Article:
We risk fragmenting society in a way where we don’t have any more shared experiences and we don’t have any more shared understanding. If we don’t have any more shared understanding, how can we be a functioning society?”
We agree that this side-effect of targeting algorithms is a real problem, and so we want to prevent our technology from being used by anyone across the political spectrum to “whisper into the ears” of our users. We don’t want to be used as a tool to divide, and we want to avoid becoming an artificial barrier between groups that should be having open dialogue.
We will make this commitment in two ways:
Firstly, we will add to our provisions of service that Pixoneye cannot be used to target political messages to end-users.
Secondly, we want to publicly commit to never developing any segmentation characteristics relating to political affiliation, religion, race, or sexuality. We believe that these characteristics could be used to discriminate against minority groups or to sow division between groups.
We hope that these measures will inspire other data analytics companies to make a similar commitment to fighting the dark side of data.
The Privacy Concern
This is something that Pixoneye has always been very strong on. Privacy is the foundation of our business. You can read a detailed post about the many reasons Pixoneye is so private and secure here, but if you’re short on time here is a short summary of a couple of the main reasons.
1. Pixoneye provides 1st-party data – When you download an app which uses Pixoneye, the profile that the company gathers on you can be used to personalise your experience of their services, but it cannot be shared with other companies or sold into a marketplace without your prior permission. It’s a 1st party, explicitly consensual data relationship. We (Pixoneye) cannot sell or share your data either and keep it ring-fenced on our secure servers in Belgium.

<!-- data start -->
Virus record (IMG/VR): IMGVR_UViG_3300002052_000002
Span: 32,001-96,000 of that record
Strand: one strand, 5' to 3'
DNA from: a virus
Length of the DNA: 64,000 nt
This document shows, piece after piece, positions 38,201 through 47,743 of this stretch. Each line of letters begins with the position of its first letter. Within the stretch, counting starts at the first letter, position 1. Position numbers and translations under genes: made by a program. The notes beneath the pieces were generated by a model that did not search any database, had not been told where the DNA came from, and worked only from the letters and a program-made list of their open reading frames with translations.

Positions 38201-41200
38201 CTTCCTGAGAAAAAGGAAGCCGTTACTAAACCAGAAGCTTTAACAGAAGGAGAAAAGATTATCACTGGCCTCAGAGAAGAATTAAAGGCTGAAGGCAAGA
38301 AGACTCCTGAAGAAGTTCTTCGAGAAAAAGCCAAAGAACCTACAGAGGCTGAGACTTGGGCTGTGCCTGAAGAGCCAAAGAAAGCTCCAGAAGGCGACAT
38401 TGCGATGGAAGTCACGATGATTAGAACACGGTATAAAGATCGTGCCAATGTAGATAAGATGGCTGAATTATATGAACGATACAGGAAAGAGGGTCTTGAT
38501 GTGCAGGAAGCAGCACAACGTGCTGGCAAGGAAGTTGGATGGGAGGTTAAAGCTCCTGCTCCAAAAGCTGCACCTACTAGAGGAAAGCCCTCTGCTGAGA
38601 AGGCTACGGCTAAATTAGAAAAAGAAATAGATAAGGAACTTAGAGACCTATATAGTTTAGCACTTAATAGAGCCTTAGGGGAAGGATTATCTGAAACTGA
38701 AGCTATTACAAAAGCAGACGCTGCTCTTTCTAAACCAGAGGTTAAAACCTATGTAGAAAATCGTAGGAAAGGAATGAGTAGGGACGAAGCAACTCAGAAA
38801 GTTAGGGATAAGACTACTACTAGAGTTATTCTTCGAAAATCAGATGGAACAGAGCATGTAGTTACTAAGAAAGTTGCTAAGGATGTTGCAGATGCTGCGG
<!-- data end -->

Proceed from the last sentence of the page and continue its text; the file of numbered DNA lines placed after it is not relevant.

This is one of the reasons why we see Pixoneye as the solution to the problems with the current data ecosystem where your data is sold into a huge marketplace where anyone can buy it, or simply given away by Facebook. We provide the personalisation while allowing you to decide which companies you trust to see your profile and handle your data responsibly.
2. On-device analysis means we never actually have your data – Pixoneye’s analysis happens entirely on your device: we don’t upload any photos to servers. This means they can never be leaked, or even looked at by a human being.
The only actual data Pixoneye ever gathers is the simple profile of probabilities that our AI has passed from your device to us – a dataset that is inherently anonymous and secure. This is a ‘black box’ that provides leak-proof, hack-proof personal data.
If you’re interested in learning more, please read our in-depth white paper about how Pixoneye is extremely private and secure here.
Speak to us today about how we can help you understand your users better whilst still respecting your customers’ privacy